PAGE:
Monday, December 13, 2010
Envious Casca: Review
There's no place like home for the holidays. And no place for a murder, either. Especially in Georgette Heyer's period mystery, Envious Casca. Uncle Joseph has convinced his curmudgeonly brother Nat Herriad to allow all the family and their guests to come home to Lexham Manor for a good, old-fashioned English Christmas. Nevermind that none of the relatives really get on with each other and that Nat would rather quarrel than raise a glass of good cheer. It's going to be jolly--at least until someone decides to stab dear old Nat in the back. In a locked room, no less. It isn't long before suspicion falls rather solidly upon the presumed heir and Nat's nephew, Stephen. But Inspector Hemingway from Scotland Yard will have to find a way for the murderer to have gotten out of the locked room before he can bring anyone to book.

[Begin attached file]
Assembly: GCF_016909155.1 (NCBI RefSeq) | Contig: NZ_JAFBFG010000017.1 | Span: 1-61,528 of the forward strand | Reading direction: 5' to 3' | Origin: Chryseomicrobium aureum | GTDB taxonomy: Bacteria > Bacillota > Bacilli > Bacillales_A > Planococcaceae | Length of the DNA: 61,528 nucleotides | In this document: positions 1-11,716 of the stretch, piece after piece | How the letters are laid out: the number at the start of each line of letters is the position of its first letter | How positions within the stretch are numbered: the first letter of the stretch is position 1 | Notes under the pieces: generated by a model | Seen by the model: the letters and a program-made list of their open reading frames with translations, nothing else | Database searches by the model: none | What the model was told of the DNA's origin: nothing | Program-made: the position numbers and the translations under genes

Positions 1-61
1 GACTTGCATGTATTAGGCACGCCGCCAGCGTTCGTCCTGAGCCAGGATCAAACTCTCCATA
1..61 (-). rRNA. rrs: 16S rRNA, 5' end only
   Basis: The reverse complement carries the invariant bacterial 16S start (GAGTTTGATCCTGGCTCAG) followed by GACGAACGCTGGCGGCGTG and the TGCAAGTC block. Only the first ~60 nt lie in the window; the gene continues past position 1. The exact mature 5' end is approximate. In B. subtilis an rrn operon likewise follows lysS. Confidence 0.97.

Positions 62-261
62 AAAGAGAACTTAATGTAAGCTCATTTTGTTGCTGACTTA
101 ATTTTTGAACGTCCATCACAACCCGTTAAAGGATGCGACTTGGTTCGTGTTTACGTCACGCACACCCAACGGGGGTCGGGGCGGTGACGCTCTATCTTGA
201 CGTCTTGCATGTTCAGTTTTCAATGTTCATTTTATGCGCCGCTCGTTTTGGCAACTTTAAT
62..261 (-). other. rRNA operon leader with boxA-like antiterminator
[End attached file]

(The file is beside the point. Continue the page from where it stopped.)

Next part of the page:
This is another of Heyer's fine 1930s/40s mysteries. You have your cast of stock characters in the country house, but they are so well-drawn that she gives new life to each and every one. There are just enough red herrings to keep the reader guessing and plenty of Golden Age atmosphere to keep vintage mystery fans happy. This was a re-read for me (as I endeavor to read all of Heyer's mystery stories for the Georgette Heyer Reading Challenge), but even knowing the culprit ahead of time didn't dim my enthusiasm. Envious Casca is still a good solid read. Three stars out of five.